I need not have worried. The magic was still there. In his pantheon of literary heroes and heroines, Giuseppe di Lampedusa reserved the highest places for the authors he called creatori di mondi. Rosemary Sutcliff was such a writer, a creator of worlds, lost worlds, often worlds of lost causes, of the departing legions, of Arthurian Britain, of the last stand of the Lakeland Norsemen against the knights of William Rufus. But they are not simply worlds of battle-axes and war horns. Her imagination encompassed the natural world, a feeling for its rites and a knowledge of its workings. Some of her most beautiful passages describe the changing of seasons, the ways of wolf packs, the flights of wild geese, the solitudes of the east coast marshes. And no one (except perhaps Kipling) has handled the death of a devoted dog better than she did in Dawn Wind.
Rereading Sutcliff was not merely a pleasure. It made me understand how much her writing had influenced me – without my realizing it. Her way of looking at a landscape, her feel for the forces that fashioned it, her understanding of the people who were its inhabitants – all these, I can see now, have influenced the way I look at landscapes and perhaps the way I have described them.
Writing about Kipling in 1960, Rosemary Sutcliff lamented the fact that his Puck stories, Puck of Pook’s Hill and Rewards and Fairies, were ‘in almost total eclipse’. So alas are her own tales, the best of them stretching back from 1066 through the Saxon invasions to the Bronze Age. They are under-read and under-regarded, and the OUP editions have been replaced by meagre unillustrated paperbacks.
Learning history by rote, memorizing the order of kings and queens, has mercifully been abolished, but it has been replaced by something worse: history taught on an unstructured basis of unconnected themes that leaves children recognizing only two epochs divided by the railway age, their own and ‘the olden days’.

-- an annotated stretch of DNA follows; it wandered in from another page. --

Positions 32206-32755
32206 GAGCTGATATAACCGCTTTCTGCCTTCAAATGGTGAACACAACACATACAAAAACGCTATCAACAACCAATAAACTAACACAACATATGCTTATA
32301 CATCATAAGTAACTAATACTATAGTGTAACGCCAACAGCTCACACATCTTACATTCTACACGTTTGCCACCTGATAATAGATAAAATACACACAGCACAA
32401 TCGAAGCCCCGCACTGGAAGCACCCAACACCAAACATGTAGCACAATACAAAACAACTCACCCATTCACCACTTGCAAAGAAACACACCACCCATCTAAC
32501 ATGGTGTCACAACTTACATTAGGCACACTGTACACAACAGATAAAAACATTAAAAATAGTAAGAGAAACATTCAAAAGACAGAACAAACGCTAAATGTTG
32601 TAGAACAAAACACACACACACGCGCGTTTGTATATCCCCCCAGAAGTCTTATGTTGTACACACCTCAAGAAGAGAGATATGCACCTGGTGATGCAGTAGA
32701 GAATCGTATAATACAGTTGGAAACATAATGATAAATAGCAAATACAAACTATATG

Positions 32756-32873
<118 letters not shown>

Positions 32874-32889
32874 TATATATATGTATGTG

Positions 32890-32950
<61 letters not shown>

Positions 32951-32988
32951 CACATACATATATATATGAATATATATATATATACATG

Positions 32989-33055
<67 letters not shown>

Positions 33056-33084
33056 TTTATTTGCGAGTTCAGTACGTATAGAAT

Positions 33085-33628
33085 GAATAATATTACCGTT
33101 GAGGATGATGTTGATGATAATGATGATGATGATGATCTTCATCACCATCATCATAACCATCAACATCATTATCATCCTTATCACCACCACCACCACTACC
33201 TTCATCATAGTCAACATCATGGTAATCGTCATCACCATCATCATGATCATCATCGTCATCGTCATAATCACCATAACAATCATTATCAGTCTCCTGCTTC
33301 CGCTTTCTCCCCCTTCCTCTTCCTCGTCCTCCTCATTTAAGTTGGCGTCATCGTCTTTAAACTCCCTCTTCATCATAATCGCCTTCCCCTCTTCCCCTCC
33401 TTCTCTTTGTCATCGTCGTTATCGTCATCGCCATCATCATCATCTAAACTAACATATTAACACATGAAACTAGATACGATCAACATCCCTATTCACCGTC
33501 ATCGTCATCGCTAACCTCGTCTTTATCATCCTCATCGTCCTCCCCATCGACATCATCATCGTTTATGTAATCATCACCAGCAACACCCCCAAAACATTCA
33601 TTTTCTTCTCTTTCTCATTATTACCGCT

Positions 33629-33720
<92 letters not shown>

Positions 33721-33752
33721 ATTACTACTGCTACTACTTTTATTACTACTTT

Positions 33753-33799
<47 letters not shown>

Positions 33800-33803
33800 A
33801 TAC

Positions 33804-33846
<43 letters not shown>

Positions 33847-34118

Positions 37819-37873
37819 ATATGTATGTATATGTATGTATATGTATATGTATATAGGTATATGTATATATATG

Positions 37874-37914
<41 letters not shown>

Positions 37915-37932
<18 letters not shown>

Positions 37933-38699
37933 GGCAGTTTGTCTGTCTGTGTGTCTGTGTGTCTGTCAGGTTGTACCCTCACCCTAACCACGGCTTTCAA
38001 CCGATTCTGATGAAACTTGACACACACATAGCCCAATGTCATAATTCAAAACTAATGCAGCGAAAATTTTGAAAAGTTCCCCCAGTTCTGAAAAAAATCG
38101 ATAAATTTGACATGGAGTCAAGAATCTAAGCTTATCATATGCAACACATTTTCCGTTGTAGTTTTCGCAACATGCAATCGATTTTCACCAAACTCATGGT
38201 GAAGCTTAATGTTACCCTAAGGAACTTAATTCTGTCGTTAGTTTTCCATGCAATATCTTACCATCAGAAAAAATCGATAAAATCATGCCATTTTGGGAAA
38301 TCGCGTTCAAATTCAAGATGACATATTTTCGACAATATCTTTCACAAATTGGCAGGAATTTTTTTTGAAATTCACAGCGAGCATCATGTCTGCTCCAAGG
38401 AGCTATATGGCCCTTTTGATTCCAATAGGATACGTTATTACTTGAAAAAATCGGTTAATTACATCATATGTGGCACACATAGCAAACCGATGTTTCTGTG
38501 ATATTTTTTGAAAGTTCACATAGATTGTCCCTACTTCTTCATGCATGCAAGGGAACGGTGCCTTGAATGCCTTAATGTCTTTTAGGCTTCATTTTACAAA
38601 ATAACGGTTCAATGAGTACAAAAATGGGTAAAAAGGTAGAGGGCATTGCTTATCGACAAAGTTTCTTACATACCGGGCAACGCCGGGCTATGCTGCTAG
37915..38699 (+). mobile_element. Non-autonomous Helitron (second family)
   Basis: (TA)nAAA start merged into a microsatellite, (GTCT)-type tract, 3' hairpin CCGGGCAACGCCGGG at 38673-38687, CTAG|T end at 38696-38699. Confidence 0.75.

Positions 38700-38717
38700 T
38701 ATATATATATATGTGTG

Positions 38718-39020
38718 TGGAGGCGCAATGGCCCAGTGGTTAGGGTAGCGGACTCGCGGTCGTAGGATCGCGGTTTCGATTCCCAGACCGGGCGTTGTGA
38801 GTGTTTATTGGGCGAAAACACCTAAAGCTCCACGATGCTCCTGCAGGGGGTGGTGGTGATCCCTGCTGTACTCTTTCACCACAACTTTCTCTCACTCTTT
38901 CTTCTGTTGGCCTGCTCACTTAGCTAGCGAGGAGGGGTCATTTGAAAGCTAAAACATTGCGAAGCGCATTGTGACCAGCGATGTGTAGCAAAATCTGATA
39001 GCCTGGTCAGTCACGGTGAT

Children would have a far better idea of history if they read Kipling and Sutcliff, whose writings give a magical sense of a multi-layered past that any intelligent child can understand. They would not learn that the British are the best, that languages are unimportant or that you can defeat the greatest general in the world if you learn to play the Field Game at Eton. But they would acquire a real sense of the past, of its intricacies and connections, of the way one small island has been able to renew itself generation after generation.
Extract from Slightly Foxed Issue 4 © David Gilmour 2004
Rosemary Sutcliff once admitted that she could not get inside ‘the medieval mind’. She was at her best writing about Roman Britain and Saxon England, two worlds combined in The Lantern Bearers. Other fine novels of this era still in print include The Eagle of the Ninth and its sequel The Silver Branch. ‘The Builder of Roads and Drainer of Marshes’ in Outcast is clearly inspired by Kipling’s Roman centurion who pleads with the Legate not to send him to Rome ‘where laurel crowns are won’:
Let me work here for Britain’s sake – at any task you will –
A marsh to drain, a road to make or native troops to drill.
About the contributor
At the age of 14 David Gilmour abandoned Rosemary Sutcliff and embraced – in adolescent dialectical confusion – Hermann Hesse and Ernest Hemingway. He did not, however, read this humourless pair to his children.